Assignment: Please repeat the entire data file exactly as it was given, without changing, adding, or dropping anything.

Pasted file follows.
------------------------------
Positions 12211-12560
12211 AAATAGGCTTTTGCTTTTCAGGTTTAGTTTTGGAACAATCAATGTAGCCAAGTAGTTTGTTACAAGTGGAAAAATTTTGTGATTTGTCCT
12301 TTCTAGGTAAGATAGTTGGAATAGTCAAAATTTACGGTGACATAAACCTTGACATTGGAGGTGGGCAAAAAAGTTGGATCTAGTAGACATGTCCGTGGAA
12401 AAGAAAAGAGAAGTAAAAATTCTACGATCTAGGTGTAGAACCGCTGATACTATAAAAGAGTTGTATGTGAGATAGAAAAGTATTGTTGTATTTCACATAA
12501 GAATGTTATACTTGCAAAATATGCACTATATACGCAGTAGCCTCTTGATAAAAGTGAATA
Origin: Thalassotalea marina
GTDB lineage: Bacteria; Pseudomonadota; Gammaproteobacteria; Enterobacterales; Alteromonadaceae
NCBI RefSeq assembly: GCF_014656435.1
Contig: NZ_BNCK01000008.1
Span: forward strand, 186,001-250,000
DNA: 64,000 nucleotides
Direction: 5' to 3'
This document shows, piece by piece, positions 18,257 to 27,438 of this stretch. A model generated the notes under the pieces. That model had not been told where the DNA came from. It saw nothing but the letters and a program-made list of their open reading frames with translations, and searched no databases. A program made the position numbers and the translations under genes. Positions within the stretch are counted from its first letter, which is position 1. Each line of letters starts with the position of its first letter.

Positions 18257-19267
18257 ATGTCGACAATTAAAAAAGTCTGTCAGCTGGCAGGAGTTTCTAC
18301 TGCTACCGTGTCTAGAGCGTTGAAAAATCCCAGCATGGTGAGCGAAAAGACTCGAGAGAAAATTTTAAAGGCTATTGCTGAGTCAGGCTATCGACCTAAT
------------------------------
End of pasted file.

Positions 12211-12560
12211 AAATAGGCTTTTGCTTTTCAGGTTTAGTTTTGGAACAATCAATGTAGCCAAGTAGTTTGTTACAAGTGGAAAAATTTTGTGATTTGTCCT
12301 TTCTAGGTAAGATAGTTGGAATAGTCAAAATTTACGGTGACATAAACCTTGACATTGGAGGTGGGCAAAAAAGTTGGATCTAGTAGACATGTCCGTGGAA
12401 AAGAAAAGAGAAGTAAAAATTCTACGATCTAGGTGTAGAACCGCTGATACTATAAAAGAGTTGTATGTGAGATAGAAAAGTATTGTTGTATTTCACATAA
12501 GAATGTTATACTTGCAAAATATGCACTATATACGCAGTAGCCTCTTGATAAAAGTGAATA
Origin: Thalassotalea marina
GTDB lineage: Bacteria; Pseudomonadota; Gammaproteobacteria; Enterobacterales; Alteromonadaceae
NCBI RefSeq assembly: GCF_014656435.1
Contig: NZ_BNCK01000008.1
Span: forward strand, 186,001-250,000
DNA: 64,000 nucleotides
Direction: 5' to 3'
This document shows, piece by piece, positions 18,257 to 27,438 of this stretch. A model generated the notes under the pieces. That model had not been told where the DNA came from. It saw nothing but the letters and a program-made list of their open reading frames with translations, and searched no databases. A program made the position numbers and the translations under genes. Positions within the stretch are counted from its first letter, which is position 1. Each line of letters starts with the position of its first letter.

Positions 18257-19267
18257 ATGTCGACAATTAAAAAAGTCTGTCAGCTGGCAGGAGTTTCTAC
18301 TGCTACCGTGTCTAGAGCGTTGAAAAATCCCAGCATGGTGAGCGAAAAGACTCGAGAGAAAATTTTAAAGGCTATTGCTGAGTCAGGCTATCGACCTAAT